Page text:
Where the housing washer is sphered, the alignment movements are accommodated below the roller complement between the housing washer and the pressure plate. The pressure plate for these bearings is always supplied with the bearing.SKF produces many designs of screw-down bearing; they are tailored to meet the particular requirements of the specific application.

TolerancesThe bore and outside diameter tolerances of SKF single and double direction tapered roller thrust bearings are produced, with very few exceptions, with Normal tolerances to ISO 199-1979. The tolerances for the height and the running accuracy differ. Details of the values for a particular bearing as well as the tolerances of screw-down bearings will be sent on request.

CagesThose SKF tapered roller thrust bearings which do not have a full complement of rollers are fitted with

  • a machined brass cage (fig 16),
  • a pin-type steel cage (fig 17), or
  • a steel window-type cage (fig 18).

Minimum loadTo achieve satisfactory operation, tapered roller thrust bearings, like all ball and roller bearings, must always be subjected to a given minimum load, particularly if they are to operate at high speeds or are subjected to high accelerations or rapid changes in the direction of load. Under such conditions the inertia forces of the rollers and cages, and the friction in the lubricant, can have a detrimental influence on the rolling conditions in the bearing arrangement and can cause damaging sliding movements to occur between the rollers and raceways.

The minimum axial load to be applied to single direction tapered roller thrust bearings can be estimated using

where

Fam = minimum axial load [kN]

A = minimum load factor (see product data)

n = rotational speed [r/min]

When starting up at low temperatures or when the lubricant is highly viscous, even greater loads may be required. The weights of the components supported by the bearing, together with the external forces, generally exceed the requisite minimum load. If this is not the case, the single direction tapered roller thrust bearing must be subjected to an additional axial load.

It is not necessary to check the minimum axial load for screw-down bearings as these are preloaded via O-rings or, in reversing mills, by springs. When using O-rings to produce the preload, the preload force should compress the diameter of the O-ring by some 20%.

When the bearing is preloaded by springs, the minimum load is dependent on the weight of the associated components. Appropriate values will be supplied on request by the SKF application engineering service.

Equivalent dynamic bearing load

For single direction tapered roller thrust bearings which are subjected to purely axial dynamic loads

P = Fa

Equivalent static bearing load

For single direction tapered roller thrust bearings

P0 = Fa

Comparative load ratingsFor rolling mill applications, load ratings are often used which are not calculated according to ISO 281:1990 but by a different method based on a rating life of 90 million revolutions (500 r/min for 3 000 operating hours). As a direct comparison of these load ratings with ISO load ratings is not possible, even if they are converted for 1 million revolutions (ISO rating life definition), "comparative" load ratings calculated by the same non-ISO method are given in the product tables for double direction tapered roller thrust bearings as these bearings are frequently used in rolling mills.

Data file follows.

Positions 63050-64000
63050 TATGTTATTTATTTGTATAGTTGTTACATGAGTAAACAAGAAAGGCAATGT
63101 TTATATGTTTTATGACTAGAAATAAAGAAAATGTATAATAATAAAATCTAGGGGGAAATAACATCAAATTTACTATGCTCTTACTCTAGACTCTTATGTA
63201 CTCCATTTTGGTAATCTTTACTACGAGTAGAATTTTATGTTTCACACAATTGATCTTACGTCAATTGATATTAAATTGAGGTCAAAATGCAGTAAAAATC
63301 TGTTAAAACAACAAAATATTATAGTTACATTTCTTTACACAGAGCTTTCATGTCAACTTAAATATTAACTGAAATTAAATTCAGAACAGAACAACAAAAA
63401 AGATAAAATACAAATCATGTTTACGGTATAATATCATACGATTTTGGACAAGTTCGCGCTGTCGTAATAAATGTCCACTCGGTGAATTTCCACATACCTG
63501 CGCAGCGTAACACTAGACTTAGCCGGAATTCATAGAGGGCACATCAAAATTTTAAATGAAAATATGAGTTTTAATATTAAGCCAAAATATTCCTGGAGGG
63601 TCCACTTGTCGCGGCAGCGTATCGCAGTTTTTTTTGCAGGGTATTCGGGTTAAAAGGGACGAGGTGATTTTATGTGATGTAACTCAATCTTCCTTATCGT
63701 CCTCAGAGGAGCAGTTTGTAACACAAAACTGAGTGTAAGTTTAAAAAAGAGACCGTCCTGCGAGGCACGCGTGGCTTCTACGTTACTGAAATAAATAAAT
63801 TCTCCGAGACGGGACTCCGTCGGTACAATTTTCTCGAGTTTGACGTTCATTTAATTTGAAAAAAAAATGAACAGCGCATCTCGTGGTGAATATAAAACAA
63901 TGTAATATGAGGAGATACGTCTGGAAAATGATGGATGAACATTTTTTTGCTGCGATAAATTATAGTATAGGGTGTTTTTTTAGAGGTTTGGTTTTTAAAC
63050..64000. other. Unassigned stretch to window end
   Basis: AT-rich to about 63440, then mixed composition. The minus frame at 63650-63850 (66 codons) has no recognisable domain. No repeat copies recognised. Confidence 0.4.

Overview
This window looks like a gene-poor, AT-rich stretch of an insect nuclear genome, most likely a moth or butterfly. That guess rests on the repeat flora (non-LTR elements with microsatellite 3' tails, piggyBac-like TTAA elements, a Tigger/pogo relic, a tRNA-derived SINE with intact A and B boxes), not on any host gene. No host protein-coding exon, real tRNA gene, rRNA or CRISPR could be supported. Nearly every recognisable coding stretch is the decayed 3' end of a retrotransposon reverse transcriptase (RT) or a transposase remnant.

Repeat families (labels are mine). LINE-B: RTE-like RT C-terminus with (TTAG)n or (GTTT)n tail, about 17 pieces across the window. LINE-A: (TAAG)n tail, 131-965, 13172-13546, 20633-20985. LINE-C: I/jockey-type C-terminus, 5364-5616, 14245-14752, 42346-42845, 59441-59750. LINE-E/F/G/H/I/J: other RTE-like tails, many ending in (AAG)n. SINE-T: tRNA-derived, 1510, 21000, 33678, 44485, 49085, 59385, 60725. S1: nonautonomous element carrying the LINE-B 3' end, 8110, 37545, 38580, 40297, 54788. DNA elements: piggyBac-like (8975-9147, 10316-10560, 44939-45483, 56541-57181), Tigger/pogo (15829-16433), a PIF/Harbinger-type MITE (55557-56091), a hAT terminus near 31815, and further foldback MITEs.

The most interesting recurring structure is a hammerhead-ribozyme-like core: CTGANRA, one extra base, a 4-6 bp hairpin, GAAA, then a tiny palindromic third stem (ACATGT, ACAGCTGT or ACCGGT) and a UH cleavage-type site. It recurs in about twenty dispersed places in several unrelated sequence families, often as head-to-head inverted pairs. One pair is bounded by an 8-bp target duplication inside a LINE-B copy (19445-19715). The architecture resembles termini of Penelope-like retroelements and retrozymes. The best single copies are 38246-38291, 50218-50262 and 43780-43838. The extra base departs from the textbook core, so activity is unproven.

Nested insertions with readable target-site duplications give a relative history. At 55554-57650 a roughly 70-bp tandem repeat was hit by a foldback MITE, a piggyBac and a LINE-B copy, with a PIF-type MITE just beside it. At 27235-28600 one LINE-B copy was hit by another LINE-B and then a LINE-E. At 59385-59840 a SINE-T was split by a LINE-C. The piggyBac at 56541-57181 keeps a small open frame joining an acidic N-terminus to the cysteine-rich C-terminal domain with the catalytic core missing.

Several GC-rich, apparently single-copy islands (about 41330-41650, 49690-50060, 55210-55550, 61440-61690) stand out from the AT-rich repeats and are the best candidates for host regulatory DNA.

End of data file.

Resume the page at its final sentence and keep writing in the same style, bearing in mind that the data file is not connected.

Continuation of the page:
These comparative load ratings may only be used together whit the life and equivalent load equations specified below; they may not be used to calculate an ISO rating life.

Comparative life determination The comparative life is calculated using the comparative load rating CF, as follows:

LF10 = 90 (CF/PF) 10/3

or

LF10h = (CF/PF)10/3 (1 500 000/n)

where

LF10 = comparative rating life, million revolutions

LF10h = comparative rating life, operating hours

CF = comparative dynamic load rating which gives a rating life of 90 million revolutions, kN

PF = equivalent dynamic bearing load, kN

(PF = Fa)

n = constant operating speed, r/min


Bearing terminology | Y-bearings | Deep groove ball bearings | Needle roller bearings | Combined cylindrical roller/taper roller bearings | Cylindrical roller bearings | Angular contact ball bearings | Combined needle roller bearings | Spherical roller bearings | Tapered roller bearings | Thrust ball bearings | CARBŪ toroidal roller bearings | Cylindrical roller thrust bearings | Angular contact thrust ball bearings | Tapered roller thrust bearings | Needle roller thrust bearings | Track runner bearings | Spherical roller thrust bearings | Indexing roller units | Backing bearings for cluster mills | Other SKF rolling bearings | Bearing accessories | Engineering products | Mechatronics